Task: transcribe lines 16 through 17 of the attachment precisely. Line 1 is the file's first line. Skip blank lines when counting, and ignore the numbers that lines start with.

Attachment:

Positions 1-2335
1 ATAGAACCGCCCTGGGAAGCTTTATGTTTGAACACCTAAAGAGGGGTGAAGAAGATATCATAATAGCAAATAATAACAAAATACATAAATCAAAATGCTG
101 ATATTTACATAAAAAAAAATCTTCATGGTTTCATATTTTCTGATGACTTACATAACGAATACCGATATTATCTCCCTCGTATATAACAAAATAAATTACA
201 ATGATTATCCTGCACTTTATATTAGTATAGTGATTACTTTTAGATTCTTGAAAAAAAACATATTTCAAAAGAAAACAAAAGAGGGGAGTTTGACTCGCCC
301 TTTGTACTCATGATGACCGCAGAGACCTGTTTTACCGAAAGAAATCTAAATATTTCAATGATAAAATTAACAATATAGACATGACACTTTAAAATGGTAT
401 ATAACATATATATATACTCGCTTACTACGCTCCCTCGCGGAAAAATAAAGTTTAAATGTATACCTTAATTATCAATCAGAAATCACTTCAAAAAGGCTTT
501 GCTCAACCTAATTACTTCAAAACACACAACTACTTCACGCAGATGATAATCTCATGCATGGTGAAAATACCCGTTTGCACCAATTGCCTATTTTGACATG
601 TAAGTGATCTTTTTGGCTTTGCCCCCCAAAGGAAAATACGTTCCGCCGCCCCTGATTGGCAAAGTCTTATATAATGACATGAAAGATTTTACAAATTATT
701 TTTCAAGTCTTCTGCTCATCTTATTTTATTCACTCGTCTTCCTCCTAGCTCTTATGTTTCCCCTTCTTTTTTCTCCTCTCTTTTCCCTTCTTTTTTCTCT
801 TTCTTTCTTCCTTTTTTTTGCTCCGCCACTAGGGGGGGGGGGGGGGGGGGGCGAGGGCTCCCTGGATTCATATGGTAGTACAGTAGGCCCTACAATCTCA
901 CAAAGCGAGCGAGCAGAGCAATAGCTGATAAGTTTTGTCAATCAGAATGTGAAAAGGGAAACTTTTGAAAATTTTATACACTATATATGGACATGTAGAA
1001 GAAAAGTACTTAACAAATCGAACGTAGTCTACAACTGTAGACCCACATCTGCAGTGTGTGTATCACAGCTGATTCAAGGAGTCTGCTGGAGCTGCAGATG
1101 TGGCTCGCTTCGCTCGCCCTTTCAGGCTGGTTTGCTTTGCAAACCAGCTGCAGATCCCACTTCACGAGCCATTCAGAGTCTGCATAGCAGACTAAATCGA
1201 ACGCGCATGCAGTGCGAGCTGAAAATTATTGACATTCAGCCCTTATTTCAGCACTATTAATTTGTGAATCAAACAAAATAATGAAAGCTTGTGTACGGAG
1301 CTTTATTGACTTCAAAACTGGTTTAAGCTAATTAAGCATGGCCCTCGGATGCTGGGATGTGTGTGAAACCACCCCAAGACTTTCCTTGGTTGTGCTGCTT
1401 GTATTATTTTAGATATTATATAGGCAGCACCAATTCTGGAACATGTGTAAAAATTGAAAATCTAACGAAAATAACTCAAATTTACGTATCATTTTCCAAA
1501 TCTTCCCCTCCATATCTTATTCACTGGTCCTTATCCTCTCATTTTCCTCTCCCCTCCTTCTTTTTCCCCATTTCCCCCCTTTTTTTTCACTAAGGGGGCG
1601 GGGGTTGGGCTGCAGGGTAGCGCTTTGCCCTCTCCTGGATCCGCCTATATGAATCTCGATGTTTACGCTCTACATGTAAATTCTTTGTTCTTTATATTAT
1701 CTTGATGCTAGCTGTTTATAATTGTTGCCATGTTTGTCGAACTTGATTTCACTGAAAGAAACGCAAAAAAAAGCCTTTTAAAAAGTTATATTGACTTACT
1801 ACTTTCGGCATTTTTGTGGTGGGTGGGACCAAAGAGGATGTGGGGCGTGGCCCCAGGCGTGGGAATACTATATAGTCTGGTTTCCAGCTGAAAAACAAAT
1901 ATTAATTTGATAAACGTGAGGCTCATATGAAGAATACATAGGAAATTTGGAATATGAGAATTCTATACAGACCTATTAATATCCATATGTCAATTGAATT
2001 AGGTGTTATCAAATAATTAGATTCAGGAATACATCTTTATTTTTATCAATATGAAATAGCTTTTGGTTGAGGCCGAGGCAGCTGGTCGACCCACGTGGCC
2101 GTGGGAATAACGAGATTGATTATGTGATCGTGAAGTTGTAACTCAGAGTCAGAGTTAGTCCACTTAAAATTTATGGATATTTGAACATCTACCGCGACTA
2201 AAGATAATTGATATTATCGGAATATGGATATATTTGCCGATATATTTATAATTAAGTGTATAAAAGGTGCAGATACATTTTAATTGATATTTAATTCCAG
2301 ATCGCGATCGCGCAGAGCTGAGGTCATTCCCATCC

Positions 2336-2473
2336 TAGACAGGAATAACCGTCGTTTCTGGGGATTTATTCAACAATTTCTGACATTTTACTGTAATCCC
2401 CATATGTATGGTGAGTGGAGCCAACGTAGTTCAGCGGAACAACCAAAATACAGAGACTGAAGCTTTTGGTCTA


1401 GTATTATTTTAGATATTATATAGGCAGCACCAATTCTGGAACATGTGTAAAAATTGAAAATCTAACGAAAATAACTCAAATTTACGTATCATTTTCCAAA
1501 TCTTCCCCTCCATATCTTATTCACTGGTCCTTATCCTCTCATTTTCCTCTCCCCTCCTTCTTTTTCCCCATTTCCCCCCTTTTTTTTCACTAAGGGGGCG